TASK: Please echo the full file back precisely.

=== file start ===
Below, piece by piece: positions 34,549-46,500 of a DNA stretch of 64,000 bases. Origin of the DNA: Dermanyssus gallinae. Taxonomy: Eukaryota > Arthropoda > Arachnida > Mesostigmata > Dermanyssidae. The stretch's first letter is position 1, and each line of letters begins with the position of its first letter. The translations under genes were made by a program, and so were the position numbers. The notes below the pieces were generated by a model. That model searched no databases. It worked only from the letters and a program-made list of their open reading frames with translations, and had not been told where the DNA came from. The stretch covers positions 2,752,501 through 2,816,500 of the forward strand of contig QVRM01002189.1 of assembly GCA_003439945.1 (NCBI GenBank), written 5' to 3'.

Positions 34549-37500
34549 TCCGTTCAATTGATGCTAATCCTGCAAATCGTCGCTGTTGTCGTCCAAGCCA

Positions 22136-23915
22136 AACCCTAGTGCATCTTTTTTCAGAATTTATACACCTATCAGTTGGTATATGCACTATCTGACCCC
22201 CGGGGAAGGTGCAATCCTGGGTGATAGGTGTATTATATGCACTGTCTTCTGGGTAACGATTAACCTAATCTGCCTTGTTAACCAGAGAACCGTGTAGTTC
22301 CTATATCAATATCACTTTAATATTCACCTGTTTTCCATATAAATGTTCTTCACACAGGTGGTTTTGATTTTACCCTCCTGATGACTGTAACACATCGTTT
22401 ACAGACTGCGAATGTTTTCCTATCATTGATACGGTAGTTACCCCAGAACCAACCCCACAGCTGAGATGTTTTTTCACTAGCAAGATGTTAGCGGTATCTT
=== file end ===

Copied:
Below, piece by piece: positions 34,549-46,500 of a DNA stretch of 64,000 bases. Origin of the DNA: Dermanyssus gallinae. Taxonomy: Eukaryota > Arthropoda > Arachnida > Mesostigmata > Dermanyssidae. The stretch's first letter is position 1, and each line of letters begins with the position of its first letter. The translations under genes were made by a program, and so were the position numbers. The notes below the pieces were generated by a model. That model searched no databases. It worked only from the letters and a program-made list of their open reading frames with translations, and had not been told where the DNA came from. The stretch covers positions 2,752,501 through 2,816,500 of the forward strand of contig QVRM01002189.1 of assembly GCA_003439945.1 (NCBI GenBank), written 5' to 3'.

Positions 34549-37500
34549 TCCGTTCAATTGATGCTAATCCTGCAAATCGTCGCTGTTGTCGTCCAAGCCA

Positions 22136-23915
22136 AACCCTAGTGCATCTTTTTTCAGAATTTATACACCTATCAGTTGGTATATGCACTATCTGACCCC
22201 CGGGGAAGGTGCAATCCTGGGTGATAGGTGTATTATATGCACTGTCTTCTGGGTAACGATTAACCTAATCTGCCTTGTTAACCAGAGAACCGTGTAGTTC
22301 CTATATCAATATCACTTTAATATTCACCTGTTTTCCATATAAATGTTCTTCACACAGGTGGTTTTGATTTTACCCTCCTGATGACTGTAACACATCGTTT
22401 ACAGACTGCGAATGTTTTCCTATCATTGATACGGTAGTTACCCCAGAACCAACCCCACAGCTGAGATGTTTTTTCACTAGCAAGATGTTAGCGGTATCTT